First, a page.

More than 400 officers have called in sick in the past week in what appears to be a deliberate action to protest planned cuts to their health care, officials said Monday.
Memphis Police Department spokeswoman Karen Rudolph said 404 officers have called in sick since June 30, an increase from 308 officers who had called in sick through Sunday. The department has about 2,280 officers.
According to The Commercial Appeal (http://bit.ly/1qNFtxQ), Memphis Police Director Toney Armstrong said the actions come in an apparent protest to a City Council vote that will reduce health care subsidies for city employees so that the funds can be redirected to the city's troubled pension fund.
Because of the number of officers out, the Shelby County Sheriff's Office is helping patrol the city.
"It appears on the surface of it that we do have a work action," Armstrong said Sunday. He said some officers have called in multiple times.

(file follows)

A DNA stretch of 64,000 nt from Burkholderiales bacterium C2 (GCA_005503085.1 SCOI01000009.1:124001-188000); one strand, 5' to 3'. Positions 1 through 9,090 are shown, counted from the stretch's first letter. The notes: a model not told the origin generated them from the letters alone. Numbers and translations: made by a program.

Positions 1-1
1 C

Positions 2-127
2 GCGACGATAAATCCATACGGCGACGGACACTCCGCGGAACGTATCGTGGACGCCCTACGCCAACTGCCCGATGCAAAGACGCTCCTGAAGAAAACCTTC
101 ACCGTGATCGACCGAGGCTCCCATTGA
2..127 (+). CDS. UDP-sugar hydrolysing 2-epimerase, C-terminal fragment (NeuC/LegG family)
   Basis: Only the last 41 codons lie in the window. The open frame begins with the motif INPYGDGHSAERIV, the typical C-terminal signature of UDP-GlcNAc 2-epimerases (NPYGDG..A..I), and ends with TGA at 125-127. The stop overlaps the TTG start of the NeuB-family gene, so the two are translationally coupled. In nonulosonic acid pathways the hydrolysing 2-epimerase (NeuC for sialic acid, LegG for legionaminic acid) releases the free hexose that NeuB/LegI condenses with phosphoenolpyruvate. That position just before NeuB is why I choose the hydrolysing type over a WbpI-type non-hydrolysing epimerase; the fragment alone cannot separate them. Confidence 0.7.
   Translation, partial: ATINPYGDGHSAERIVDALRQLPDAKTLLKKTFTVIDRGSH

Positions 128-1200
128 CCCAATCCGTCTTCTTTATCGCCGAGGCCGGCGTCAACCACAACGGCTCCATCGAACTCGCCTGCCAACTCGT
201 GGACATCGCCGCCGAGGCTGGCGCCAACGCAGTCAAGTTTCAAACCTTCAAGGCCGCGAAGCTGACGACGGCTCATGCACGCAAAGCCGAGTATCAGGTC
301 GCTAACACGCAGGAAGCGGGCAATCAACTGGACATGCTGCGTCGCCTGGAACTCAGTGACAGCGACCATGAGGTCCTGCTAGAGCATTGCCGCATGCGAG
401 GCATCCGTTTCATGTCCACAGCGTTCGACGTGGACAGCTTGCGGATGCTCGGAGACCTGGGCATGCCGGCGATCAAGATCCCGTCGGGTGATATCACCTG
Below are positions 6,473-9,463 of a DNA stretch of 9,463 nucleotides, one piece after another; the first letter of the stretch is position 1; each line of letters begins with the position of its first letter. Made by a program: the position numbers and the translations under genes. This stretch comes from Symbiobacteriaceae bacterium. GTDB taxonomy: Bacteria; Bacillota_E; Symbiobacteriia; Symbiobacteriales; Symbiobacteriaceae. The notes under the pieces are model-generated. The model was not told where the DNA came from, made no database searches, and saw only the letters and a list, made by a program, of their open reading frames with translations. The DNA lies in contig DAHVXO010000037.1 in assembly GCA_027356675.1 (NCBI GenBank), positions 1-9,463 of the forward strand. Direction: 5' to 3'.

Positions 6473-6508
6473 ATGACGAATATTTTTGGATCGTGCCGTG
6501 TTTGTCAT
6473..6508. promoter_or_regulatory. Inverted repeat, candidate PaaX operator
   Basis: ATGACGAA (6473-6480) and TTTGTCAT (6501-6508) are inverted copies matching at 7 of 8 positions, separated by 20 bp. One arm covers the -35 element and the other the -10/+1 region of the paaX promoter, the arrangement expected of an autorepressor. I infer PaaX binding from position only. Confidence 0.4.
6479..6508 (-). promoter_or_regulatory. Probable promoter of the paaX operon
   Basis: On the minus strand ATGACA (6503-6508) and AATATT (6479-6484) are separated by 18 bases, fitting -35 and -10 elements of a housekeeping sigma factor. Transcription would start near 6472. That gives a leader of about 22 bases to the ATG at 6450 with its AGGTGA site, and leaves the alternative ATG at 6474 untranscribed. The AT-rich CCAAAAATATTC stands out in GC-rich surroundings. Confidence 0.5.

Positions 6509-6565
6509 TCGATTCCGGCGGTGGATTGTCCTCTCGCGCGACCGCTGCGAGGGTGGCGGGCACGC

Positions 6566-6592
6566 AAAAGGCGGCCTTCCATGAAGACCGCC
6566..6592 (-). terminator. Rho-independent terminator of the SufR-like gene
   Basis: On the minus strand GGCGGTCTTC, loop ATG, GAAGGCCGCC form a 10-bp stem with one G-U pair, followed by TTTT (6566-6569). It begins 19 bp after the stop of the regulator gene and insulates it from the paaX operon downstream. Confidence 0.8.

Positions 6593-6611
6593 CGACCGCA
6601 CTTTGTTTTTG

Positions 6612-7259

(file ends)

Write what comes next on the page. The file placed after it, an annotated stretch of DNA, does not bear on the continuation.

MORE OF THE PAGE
Mayor A C Wharton said the city was forced to take the budget action, citing a recent state law mandating that cities fully fund their pension plans within five years.
"Bottom line is, we had to do something," Wharton said. "In the past, we might have said, 'It's not a crisis yet. Nobody's missed a pension check.'"
Armstrong said in addition to asking the sheriff to help, overtime has been authorized for officers. Some specialized units, like Organized Crime, also will be called in to help.
"It's my message to my officers that we have a duty to protect the city," Armstrong said. "I would still like to think that the majority of our officers will honor that obligation."
Armstrong said anyone who abuses the department's sick leave policy will be punished.
"We will review these officers," Armstrong said.